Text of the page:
Rail passengers face fare rises of up to a third to travel between regions in Wales with the withdrawal of the cheapest "walk up" train fares.
Arriva said it would review prices once again in the autumn
From 20 May, the equivalent ticket from Bangor to Abergavenny will go up from £49.50 to £66.20 - a 34% increase.
Politicians said Arriva Trains Wales' plans to end 'SuperSaver' fares were a "disgrace" and "unacceptable".
The company said it was offering "new attractive prices" for long distance travel and encouraging advance booking.
The franchise it operates in Wales and the borders is managed by the Welsh Assembly Government, which along with the UK department of transport, provides an annual subsidy of £140m.
The funding covers upgrading of the train fleet and subsidising certain routes.
Passengers buying SuperSaver tickets have been able to walk straight onto a train and travel relatively cheaply, apart from on Fridays and Saturdays in the summer.
Arriva said sales of the tickets had fallen by 21% over the previous three months.
Nevertheless, AMs believe the cost of buying the nearest equivalent ticket, the Saver, will come as shock to passengers.
The journey from Llandudno to Cardiff will climb 29% from £59.40 to £76.80 and a trip from Aberystwyth to Wrexham will rise 17% from £30.30 to £35.50
Welsh Conservative transport spokesman Alun Cairns warned the price changes would put people off using trains.
He said: "At a time when we are trying to encouraging greater use of public transport these sort of steep price rises are unacceptable.
"Commuters need every incentive to get out of their cars and onto comfortable, reliable trains. Sharply increasing the price of a ticket hardly helps achieve this."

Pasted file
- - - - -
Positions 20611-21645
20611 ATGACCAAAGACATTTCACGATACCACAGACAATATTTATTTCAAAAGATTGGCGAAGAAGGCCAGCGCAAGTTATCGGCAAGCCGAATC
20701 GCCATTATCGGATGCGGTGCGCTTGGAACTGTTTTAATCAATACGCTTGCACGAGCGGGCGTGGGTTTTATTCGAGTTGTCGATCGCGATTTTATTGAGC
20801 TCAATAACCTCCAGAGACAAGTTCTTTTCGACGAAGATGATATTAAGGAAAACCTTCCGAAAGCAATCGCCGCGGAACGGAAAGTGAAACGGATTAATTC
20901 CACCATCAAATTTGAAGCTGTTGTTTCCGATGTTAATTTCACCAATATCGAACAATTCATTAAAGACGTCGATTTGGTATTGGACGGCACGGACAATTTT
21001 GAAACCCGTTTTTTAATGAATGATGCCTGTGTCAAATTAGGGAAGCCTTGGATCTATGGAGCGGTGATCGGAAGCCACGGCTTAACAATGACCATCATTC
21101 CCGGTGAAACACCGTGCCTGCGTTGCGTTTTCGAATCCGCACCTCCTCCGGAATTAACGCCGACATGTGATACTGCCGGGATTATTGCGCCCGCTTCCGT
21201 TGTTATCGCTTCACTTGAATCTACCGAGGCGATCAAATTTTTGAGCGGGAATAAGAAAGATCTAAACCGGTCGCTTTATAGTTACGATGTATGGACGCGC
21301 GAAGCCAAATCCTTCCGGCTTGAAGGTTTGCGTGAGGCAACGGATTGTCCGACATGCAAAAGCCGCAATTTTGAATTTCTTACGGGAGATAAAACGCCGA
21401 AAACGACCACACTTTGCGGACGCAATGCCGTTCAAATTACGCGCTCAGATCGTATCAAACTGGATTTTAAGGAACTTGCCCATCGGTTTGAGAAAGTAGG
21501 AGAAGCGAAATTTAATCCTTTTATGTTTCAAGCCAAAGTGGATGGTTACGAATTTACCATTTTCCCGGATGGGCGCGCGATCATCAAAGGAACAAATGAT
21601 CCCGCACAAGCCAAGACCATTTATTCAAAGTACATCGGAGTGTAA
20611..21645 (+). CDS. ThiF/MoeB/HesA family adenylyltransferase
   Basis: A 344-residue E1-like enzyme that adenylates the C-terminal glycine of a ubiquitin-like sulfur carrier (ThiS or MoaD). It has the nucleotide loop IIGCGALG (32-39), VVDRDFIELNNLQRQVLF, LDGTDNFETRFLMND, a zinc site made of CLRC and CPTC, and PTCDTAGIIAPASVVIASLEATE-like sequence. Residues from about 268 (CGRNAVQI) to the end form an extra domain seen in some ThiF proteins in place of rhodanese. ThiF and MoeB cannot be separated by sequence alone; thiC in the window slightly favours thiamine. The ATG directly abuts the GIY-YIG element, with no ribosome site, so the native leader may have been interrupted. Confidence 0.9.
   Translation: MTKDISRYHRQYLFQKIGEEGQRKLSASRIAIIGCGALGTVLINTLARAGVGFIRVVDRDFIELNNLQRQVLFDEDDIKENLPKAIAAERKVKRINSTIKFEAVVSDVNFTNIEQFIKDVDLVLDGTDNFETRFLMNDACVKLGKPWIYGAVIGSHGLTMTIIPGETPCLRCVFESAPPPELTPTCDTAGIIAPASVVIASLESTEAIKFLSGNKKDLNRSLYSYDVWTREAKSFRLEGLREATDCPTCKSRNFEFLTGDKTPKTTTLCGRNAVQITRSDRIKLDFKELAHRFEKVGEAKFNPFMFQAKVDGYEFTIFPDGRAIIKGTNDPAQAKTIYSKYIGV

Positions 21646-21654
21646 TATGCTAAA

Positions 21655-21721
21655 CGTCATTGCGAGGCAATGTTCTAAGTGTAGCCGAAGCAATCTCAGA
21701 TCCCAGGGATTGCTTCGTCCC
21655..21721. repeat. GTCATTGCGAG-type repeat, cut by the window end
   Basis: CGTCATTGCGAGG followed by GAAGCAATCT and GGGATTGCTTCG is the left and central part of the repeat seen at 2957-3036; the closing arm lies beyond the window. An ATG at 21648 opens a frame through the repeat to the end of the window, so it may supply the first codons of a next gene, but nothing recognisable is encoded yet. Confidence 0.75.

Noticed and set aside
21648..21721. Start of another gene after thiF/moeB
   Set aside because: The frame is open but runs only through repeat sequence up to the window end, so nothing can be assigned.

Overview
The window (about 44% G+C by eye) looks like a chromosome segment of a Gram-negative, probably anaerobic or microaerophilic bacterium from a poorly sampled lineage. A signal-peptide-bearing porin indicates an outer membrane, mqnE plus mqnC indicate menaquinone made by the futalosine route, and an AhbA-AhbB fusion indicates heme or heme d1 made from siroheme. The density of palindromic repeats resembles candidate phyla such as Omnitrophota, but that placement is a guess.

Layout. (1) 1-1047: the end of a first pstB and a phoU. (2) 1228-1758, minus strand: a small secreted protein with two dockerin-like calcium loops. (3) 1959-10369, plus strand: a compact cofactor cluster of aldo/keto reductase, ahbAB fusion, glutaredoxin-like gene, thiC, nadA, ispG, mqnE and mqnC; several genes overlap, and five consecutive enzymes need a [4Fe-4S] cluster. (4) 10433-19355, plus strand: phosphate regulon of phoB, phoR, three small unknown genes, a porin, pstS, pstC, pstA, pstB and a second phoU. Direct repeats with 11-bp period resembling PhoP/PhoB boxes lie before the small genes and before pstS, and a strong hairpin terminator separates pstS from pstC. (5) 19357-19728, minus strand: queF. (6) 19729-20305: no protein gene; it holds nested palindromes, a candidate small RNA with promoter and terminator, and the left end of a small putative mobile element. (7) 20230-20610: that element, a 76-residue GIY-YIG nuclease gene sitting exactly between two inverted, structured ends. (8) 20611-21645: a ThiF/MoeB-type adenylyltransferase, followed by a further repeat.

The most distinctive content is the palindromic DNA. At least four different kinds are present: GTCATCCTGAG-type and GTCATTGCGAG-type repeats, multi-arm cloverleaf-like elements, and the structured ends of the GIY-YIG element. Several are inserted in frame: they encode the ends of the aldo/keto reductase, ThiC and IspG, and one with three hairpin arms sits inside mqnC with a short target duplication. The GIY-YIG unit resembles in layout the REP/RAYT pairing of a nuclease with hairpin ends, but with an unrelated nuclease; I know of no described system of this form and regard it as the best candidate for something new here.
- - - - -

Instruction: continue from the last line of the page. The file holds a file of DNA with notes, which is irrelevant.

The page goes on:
North Wales Liberal Democrat AM Eleanor Burnham called the new prices "a disgrace" and said they demonstrated the weakness of the privatised rail structure.
"The whole set-up is a complete nightmare, we've got to have a look at the franchise to see what we can do.
"We need to ensure we're getting value for money".
Plaid Cymru transport spokesman Alun Ffred Jones said a detailed explanation of the prices was needed.
"These are massive increases, out of all proportion. For the increasing number of people travelling to and from Cardiff this seems unreasonable".
Labour, who are beginning talks with the Lib Dems and Plaid about forming the new assembly government, said Arriva had made a "commercial decision".
But a Labour spokesman said: "Labour intends to deliver its manifesto commitments for the people of Wales.
"We will make further improvements to the north-south rail links and Valleys Lines. Labour will also deliver on introducing a scheme of discounted rail fares for older people."
Arriva commercial director Mike Bagshaw argued the new ticket prices were responding to changes in the market place.
He said: "Arriva Trains Wales new fare structure reflects the way people buy their rail tickets these days.
"For longer journeys people tend to book in advance which is why we have introduced cheap options for north to south travel such as from Bangor or Llandudno Junction to Cardiff from as little as £15 or £9.90 for railcard holders."
A company spokesman added that it would be reviewing its prices again in the autumn.